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The poor remainder of the Andronici*

*quote from Act 5 Scene 3 Line 130

When I started reading and studying Titus Andronicus I thought I would spend about a month with it – in the end I’ve been working with it for more than double that time. When I started life seemed in a reasonable, steady place. At the moment life seems as bad as it can get. Time moves on but it is now time to put the book to bed.

In Titus Andronicus, Shakespeare has produced a play in which the themes and ideas are timeless. This is remarkable given that at times it has all but lost its audience. Moreover, he seems to have conceived that the themes should have a timeless applicability. I have already talked much in previous journal entries about the fact that the play shows that empires and nations rise and fall with the quality and morality of its people. They are not eternal. Consequently, the pattern of the play casts clear links between ancient Greek myth and the events which it sets in ancient Rome. However, the speakers constantly remind us that they are actors in a later day by the allusions to more contemporary events. This is Shakespeare’s way of showing that any society can fall as its people lose their way. Therefore, the players speak in the manner of people living in Reformation times even though they are ostensibly Romans watching their empire fall to the enemy they have defeated and brought within their walls.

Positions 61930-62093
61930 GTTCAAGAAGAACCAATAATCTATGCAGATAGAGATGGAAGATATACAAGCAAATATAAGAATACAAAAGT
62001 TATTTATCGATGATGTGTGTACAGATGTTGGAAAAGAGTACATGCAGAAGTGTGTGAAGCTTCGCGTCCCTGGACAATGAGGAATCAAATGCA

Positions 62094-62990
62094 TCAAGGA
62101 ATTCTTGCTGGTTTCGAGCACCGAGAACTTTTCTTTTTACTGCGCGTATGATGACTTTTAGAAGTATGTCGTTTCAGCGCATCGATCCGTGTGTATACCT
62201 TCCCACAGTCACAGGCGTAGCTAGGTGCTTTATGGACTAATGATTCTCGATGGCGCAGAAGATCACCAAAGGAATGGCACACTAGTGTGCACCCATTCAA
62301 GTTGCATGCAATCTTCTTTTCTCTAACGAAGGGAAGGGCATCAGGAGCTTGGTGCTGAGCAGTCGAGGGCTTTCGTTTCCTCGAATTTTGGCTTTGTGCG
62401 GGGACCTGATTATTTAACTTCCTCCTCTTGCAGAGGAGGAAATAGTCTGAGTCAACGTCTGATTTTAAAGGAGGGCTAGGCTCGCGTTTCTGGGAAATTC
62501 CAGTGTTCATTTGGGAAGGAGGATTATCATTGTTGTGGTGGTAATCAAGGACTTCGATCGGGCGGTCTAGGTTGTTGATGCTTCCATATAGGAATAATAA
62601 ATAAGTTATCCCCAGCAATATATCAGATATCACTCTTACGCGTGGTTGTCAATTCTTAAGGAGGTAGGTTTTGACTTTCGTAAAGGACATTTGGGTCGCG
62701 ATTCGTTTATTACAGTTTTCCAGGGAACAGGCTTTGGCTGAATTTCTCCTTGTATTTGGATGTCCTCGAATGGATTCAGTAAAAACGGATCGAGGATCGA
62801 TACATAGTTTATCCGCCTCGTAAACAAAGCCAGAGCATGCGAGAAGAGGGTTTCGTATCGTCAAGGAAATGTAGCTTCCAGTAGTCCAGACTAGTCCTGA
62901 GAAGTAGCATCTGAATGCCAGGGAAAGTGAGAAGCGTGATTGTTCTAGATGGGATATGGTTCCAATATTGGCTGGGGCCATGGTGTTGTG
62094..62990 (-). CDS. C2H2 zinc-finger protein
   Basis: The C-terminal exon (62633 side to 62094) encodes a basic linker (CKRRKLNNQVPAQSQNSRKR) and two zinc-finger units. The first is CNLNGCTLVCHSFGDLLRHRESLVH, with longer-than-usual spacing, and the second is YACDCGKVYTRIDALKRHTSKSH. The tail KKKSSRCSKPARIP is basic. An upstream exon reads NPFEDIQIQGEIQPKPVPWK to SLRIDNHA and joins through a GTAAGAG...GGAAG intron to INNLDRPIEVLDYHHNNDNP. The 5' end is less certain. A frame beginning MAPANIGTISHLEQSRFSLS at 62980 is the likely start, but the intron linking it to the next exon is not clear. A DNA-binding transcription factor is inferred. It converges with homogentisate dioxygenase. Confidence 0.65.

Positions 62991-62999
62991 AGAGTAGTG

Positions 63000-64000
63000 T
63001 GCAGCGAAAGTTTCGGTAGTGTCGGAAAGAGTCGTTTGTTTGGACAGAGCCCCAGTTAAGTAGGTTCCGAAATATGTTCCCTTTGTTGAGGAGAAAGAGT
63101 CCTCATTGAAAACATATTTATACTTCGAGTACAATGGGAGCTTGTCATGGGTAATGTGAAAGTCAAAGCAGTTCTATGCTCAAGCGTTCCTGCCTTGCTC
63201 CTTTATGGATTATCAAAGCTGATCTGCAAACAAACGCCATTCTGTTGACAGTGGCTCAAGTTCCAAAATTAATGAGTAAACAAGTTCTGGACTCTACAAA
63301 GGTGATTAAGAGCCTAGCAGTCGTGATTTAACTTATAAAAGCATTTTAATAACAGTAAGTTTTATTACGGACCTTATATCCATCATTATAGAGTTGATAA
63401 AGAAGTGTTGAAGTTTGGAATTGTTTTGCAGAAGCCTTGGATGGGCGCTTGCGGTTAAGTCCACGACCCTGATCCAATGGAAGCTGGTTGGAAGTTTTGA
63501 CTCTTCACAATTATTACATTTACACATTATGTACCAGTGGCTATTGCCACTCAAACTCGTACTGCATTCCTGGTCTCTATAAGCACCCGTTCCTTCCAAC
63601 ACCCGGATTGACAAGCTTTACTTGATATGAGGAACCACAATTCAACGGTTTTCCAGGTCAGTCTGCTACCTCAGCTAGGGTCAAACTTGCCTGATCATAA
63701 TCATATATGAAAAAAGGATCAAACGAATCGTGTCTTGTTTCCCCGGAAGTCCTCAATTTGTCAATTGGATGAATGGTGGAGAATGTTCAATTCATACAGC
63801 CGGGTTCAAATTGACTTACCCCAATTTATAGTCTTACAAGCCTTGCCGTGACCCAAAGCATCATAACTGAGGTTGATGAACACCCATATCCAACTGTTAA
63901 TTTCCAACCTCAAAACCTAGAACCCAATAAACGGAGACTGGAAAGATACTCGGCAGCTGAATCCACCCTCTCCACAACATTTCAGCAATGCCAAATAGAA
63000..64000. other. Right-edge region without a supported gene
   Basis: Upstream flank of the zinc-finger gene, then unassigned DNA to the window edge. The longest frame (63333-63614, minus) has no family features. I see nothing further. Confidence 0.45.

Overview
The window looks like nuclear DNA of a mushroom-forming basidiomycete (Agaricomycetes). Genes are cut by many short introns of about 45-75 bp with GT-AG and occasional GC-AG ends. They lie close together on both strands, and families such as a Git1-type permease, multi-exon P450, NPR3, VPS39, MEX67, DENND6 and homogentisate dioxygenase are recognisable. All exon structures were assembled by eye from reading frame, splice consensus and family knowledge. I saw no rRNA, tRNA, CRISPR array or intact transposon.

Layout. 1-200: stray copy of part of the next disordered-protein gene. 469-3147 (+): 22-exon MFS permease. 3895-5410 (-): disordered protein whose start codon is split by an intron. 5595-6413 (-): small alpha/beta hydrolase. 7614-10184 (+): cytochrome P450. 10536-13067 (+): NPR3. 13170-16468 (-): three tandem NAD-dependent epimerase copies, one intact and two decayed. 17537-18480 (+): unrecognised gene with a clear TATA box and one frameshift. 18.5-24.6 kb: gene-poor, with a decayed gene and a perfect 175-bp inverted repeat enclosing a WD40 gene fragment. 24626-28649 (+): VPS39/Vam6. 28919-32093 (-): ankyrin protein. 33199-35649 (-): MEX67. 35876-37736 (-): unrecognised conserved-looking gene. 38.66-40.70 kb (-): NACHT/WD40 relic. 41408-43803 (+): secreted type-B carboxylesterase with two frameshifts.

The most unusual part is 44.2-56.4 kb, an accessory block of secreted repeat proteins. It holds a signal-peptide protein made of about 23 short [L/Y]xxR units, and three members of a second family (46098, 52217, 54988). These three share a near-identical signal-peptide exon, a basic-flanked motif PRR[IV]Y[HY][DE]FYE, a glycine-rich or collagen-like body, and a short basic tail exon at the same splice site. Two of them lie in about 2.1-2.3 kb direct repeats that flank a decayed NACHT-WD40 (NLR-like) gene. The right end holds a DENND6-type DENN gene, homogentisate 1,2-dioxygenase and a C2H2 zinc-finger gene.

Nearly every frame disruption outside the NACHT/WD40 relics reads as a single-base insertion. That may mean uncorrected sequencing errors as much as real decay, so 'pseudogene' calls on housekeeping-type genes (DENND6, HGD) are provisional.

Aaron, the villain of the piece, accuses Lucius (the coming emperor) of having a conscience which carries with it “twenty popish tricks and ceremonies” (5.1.76), a clear allusion to the vanquished Catholicism of Shakespeare’s time. At another point, a Goth explains his late arrival by saying that he “stray’d to gaze upon a ruinous monastery” (5.1.21). The “Romans and Goths” are walking in 16th century England and their fall is one that Shakespeare’s generation is also in danger of.

But what is the nature of this fall? As I mentioned in an earlier entry, the Romans have defeated the Goths at the beginning of the play but only by becoming like them. When Tamora (the Queen of the Goths) begs Titus for the life of her sons, he is deaf to her pleas. They are taken away to be sacrificed to the gods. Rome has lost its humanity and its compassion. 

But life is not simple, the Goth leaders are as bad as they seem. Rome as indeed become like them. Rule cannot simply pass to them. Tamora and her remaining children and fellows are lost in a web of concealment. She loves the evil Aaron but has married Saturninus and proclaimed love for him in order to gain influence in Rome. When her offspring, Chiron and Demetrius are schooled by Aaron (and by extension by Tamora herself) in the idea of raping and molesting Lavinia, they are taught to cover their actions by the cutting out of Lavinia’s tongue and the cutting off of her hands.
But the plotters have overstepped themselves and Tamora gives birth to a baby who is clearly not Saturninus’ but rather Aaron’s. She describes it to her Nurse as a “dismal, black and sorrowful issue” (4.2.66) and the Nurse repeats her words to her lover, Aaron. She suggests that Aaron should “christen it with thy dagger’s point” (4.2.70). There is a lack of humanity in anyone who can speak like this of anyone especially their own child and even the vile Aaron cannot co-operate.